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HOME  > Past issues  > 2008 February 27 - March 4  > Don’t hinder efforts to ban cluster bomb!
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2008 February 27 - March 4 TOP3 [PEACE]
editorial 

Don’t hinder efforts to ban cluster bomb!

February 28, 2008
The Japanese government’s counterproposal is obviously running counter to the international efforts to achieve a total ban on cluster munitions as well as establishing a treaty to achieve this.

Akahata editorial (excerpts)

The international cluster bomb conference held on February 18-22 in Wellington, New Zealand, issued a declaration pledging to conclude a treaty banning cluster munitions by the end of this year.

Eighty-two out of 122 participating nations in the Wellington Conference on Cluster Munitions signed the Wellington Declaration.

The declaration makes it clear that a prohibition on the use, production, transfer and stockpiling of cluster munitions is essential. A draft Cluster Munitions Convention banning cluster munitions is expected to be adopted at the next conference scheduled for May in Dublin, Ireland.

Pro-cluster munitions countries, including Japan, signed the Wellington Declaration to be qualified to participate in the coming Dublin Conference. But these countries did so in order to pave the way for legalizing cluster munitions in defiance of the international efforts to completely abolish these weapons.

The Japanese government submitted to the Wellington Conference a counterproposal to the draft of the Cluster Munitions Convention. It calls for a “balance of humanitarian concerns and security requirements,” allowing the use of cluster munitions of “higher reliability and accuracy” that have a lower rate of explosion if remaining on the ground as duds. Thus, Japan is approving of an improved version of cluster munitions possessed by such countries as the United States. While calling for a ban on production, development and transfer, it says that the cluster munitions heavily used in the current U.S. invasions, though of lower reliability and accuracy, can be used until improved cluster munitions become available.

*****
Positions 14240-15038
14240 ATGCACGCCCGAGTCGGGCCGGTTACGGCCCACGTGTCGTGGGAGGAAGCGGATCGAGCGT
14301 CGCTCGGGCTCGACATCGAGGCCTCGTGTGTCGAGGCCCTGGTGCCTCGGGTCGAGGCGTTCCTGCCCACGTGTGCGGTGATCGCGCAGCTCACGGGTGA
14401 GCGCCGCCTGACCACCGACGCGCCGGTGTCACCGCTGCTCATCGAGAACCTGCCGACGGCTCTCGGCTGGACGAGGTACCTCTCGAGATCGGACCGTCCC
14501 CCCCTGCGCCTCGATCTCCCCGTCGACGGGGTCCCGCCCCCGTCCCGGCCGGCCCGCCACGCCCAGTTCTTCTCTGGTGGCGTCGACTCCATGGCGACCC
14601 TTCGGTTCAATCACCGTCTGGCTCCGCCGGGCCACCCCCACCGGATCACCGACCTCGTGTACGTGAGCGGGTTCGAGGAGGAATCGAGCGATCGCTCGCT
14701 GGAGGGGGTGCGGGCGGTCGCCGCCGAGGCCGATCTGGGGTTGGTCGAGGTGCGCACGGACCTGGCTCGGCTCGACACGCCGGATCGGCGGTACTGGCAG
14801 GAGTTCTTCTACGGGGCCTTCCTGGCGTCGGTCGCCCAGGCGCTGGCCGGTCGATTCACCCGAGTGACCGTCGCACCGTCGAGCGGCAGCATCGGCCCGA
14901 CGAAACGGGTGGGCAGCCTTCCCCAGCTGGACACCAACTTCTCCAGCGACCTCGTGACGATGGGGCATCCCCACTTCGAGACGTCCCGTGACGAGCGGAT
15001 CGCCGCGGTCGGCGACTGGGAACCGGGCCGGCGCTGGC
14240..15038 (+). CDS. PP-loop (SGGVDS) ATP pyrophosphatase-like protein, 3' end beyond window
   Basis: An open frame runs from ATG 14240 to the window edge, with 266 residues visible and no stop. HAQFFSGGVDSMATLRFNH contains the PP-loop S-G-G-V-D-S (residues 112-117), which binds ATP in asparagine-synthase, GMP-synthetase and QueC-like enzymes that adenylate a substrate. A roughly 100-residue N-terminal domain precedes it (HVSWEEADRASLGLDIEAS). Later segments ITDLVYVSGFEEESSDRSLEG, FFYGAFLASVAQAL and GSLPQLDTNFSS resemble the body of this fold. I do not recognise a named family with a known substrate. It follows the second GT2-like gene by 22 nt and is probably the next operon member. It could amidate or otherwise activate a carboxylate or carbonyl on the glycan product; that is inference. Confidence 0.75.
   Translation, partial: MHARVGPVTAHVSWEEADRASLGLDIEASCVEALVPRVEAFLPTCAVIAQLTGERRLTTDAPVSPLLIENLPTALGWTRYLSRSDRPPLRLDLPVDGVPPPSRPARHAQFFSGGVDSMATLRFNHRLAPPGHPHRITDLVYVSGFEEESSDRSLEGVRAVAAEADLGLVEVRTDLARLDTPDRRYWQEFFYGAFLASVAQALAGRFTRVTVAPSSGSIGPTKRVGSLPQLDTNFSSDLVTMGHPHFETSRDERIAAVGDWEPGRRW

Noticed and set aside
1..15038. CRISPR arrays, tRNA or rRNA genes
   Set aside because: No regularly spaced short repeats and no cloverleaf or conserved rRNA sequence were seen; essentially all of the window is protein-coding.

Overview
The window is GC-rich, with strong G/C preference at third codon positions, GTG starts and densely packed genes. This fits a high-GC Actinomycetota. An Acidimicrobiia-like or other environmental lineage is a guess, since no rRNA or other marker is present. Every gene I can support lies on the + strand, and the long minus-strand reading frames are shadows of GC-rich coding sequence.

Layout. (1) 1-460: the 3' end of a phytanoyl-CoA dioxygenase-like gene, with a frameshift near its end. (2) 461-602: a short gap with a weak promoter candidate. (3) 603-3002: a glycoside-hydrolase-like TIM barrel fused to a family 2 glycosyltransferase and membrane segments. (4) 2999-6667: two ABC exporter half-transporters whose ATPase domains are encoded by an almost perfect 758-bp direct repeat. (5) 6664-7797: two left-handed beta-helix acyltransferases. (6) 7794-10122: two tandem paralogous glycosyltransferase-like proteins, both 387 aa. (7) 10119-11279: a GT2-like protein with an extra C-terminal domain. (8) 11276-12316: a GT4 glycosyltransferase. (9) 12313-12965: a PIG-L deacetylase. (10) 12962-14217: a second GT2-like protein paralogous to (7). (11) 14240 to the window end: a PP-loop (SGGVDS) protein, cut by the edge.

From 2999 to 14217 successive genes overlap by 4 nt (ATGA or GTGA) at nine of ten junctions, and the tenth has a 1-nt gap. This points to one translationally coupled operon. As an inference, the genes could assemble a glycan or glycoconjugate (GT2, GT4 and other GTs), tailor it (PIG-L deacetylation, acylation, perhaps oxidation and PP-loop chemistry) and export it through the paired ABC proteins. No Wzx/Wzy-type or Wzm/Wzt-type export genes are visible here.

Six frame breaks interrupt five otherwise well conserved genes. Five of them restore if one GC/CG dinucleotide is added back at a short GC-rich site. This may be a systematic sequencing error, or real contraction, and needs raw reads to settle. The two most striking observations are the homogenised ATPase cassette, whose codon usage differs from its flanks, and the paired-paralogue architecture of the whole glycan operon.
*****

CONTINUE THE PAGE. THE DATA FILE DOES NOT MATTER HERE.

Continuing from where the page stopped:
The Japanese government’s counterproposal is obviously running counter to the international efforts to achieve a total ban on cluster munitions as well as establishing a treaty to achieve this. Japan’s attitude will inevitably come under fire internationally.

In defending cluster munitions, Japan stresses both security needs and humanitarian concerns. However, these two reasons are incompatible with each other. The cluster bomb is designed to kill people slowly. It’s wrong to argue that it should be made legitimate for humanitarian reasons.

Cluster munitions are being used for invasions as clear from the fact that the United States is using them a lot in Iraq. It is natural that such cruel weapons, causing unacceptable pain and suffering to more than 100,000 people in violation of the International Humanitarian Law, should be abolished. The Japanese government should support the international efforts to prohibit cluster munitions.
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